“Just eat,” 20-year-old Ellen (Eli) is repeatedly told through the course of the film that begins with a forewarning: “The film was created by and with individuals who have struggled with eating disorders, and it includes realistic depictions that may be challenging for some viewers.”
But, Ellen can’t eat. Not because she is immune to hunger, but because she is dealing with anorexia nervosa — an eating disorder that makes people obsess about weight, the calories they consume and weight loss. Afflicted people tend to exercise compulsively and purge via induced-vomiting and laxatives.
Ellen’s a part of a dysfunctional family of five — an absentee father, a step-mother, a half sister who is most sympathetic to her situation, and a biological mother who lives in another state with her lesbian partner. She is tossed around unwillingly from one parent to another, the people around her not ready to deal with her health condition. Ellen spends most part of her life in various in-patient programmes losing weight progressively, until her stepmom learns about specialist William Beckham (Keanu Reeves). Beckham agrees to treat her unconventionally, and thus begins Ellen’s journey of self-discovery, healing, love and dealing with the demons of her past.
To the Bone — a 2017 American drama film — has its heart in the right place. It maps out the personal journeys of its characters with a dash of humour, and with all the sensibilities required of a film addressing a medical condition.
For the uninitiated, anorexia nervosa is a life threatening medical condition that cannot be treated in isolation, or by force-feeding. It requires a team of professionals — nutritionists, therapists, support groups — and food and medicines to treat a patient.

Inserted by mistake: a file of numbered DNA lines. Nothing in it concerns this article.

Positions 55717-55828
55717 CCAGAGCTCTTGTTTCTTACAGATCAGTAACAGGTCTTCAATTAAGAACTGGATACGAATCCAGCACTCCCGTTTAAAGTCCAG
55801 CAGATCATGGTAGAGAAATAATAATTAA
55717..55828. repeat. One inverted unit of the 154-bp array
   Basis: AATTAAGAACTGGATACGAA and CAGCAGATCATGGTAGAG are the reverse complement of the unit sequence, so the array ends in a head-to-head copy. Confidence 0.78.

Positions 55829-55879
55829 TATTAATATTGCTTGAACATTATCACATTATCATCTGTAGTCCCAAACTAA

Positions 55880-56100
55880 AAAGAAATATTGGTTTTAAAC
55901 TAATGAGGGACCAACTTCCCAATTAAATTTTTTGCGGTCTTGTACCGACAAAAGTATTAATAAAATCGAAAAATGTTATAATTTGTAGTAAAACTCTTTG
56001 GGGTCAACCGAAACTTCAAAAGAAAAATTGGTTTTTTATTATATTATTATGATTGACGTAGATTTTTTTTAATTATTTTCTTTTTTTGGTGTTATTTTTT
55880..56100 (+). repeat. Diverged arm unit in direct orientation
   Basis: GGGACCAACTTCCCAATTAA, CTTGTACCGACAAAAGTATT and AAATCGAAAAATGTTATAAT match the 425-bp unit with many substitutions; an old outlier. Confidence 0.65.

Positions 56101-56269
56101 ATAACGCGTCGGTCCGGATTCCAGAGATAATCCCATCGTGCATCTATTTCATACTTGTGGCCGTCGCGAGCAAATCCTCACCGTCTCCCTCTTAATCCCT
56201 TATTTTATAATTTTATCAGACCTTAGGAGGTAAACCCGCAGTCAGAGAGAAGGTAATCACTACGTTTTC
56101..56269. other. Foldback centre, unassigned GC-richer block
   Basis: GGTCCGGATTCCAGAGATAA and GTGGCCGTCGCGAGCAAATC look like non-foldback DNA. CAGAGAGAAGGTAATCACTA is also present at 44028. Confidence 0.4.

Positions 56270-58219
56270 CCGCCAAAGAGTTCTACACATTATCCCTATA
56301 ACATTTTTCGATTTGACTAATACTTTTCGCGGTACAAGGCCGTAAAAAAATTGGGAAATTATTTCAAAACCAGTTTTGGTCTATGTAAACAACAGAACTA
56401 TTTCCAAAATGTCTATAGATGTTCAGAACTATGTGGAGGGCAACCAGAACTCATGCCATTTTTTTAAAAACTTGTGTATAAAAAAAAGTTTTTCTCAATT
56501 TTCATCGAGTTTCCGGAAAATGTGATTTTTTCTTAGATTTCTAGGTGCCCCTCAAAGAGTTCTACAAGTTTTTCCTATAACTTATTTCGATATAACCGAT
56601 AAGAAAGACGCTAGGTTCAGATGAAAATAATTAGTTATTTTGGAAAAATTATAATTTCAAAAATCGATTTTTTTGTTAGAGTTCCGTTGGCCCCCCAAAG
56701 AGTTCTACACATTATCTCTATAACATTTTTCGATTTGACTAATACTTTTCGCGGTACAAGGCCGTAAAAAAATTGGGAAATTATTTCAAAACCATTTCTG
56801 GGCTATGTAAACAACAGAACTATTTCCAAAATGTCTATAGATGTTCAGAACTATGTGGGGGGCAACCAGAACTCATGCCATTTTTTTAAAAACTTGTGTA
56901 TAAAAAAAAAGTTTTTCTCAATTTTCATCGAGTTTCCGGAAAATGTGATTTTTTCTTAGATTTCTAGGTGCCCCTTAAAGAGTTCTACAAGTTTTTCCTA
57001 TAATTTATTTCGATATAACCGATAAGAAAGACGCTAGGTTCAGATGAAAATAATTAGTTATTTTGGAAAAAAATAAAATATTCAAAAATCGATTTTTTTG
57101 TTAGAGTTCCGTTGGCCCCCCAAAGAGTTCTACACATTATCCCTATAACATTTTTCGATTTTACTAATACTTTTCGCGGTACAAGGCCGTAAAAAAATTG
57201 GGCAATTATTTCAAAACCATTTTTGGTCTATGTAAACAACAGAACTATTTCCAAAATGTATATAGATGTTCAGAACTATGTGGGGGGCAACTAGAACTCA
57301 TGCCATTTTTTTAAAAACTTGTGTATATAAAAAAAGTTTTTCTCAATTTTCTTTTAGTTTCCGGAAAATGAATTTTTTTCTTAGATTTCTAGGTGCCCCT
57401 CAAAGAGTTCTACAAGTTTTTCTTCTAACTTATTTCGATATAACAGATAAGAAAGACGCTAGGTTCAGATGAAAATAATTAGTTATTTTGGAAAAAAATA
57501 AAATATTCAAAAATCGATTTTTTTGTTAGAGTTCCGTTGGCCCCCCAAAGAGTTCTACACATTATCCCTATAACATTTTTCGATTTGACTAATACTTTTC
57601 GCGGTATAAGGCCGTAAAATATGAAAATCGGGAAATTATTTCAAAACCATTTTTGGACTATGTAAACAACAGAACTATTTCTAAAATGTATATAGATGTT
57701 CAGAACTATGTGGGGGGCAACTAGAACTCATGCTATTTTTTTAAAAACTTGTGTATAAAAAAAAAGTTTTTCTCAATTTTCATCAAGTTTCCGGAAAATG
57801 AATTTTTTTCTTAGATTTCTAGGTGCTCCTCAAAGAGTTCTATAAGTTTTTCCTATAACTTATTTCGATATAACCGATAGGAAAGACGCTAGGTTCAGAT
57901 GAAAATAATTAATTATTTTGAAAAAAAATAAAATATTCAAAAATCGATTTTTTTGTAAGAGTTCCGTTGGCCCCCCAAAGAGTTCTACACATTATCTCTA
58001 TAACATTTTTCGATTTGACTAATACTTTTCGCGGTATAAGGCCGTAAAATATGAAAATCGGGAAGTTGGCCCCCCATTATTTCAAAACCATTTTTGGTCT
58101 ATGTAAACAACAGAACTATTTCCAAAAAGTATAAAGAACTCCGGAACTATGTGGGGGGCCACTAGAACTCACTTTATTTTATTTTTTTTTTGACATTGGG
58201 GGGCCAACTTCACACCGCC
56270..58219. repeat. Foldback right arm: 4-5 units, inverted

In the film, Ellen (played by Lily Collins) asks a fellow in-patient and support group member how he manages to eat, when just the mere thought of bringing food to the lips makes her shudder — like the world will end right there. For those who’d know nothing about the disorder, watching Ellen go through her lows might seem perplexing. After all, how difficult must it be to eat?
But, it is incredibly daunting for a patient and suggestions like, “stop counting calories and just eat” don’t help.
Ellen has a bruised spine from rigorous exercises. She cannot recall her last menstrual cycle, her body has started burning out. Very soon, she will be force-fed via a tube because the thought of biting into and chewing her food, makes her feverish. She stresses about her weight, if she has gained any, and checks intermittently if her sickly arms can fit between her thumb and index finger.
The film does not offer a solution, as is evident by an open-ended climax. And it has been beautifully described by Reeves’ William Beckham, “Stop waiting for life to be easy, and stop waiting for somebody to save you. You don’t need another person lying to you”.
In one of the film’s most tender moments, Ellen bonds with her estranged biological mother whom she missed growing up, followed by a reunion-of-sorts with her stepmom who has been trying to understand her and her situation.
Anorexia nervosa, bulimia are taboo topics that the world at large still grapples to understand. But, the film offers an insight into the world of people trapped in their own heads, plagued with an eating disorder, trying to do better and failing. It intends to start a dialogue, and we can only hope it has managed to.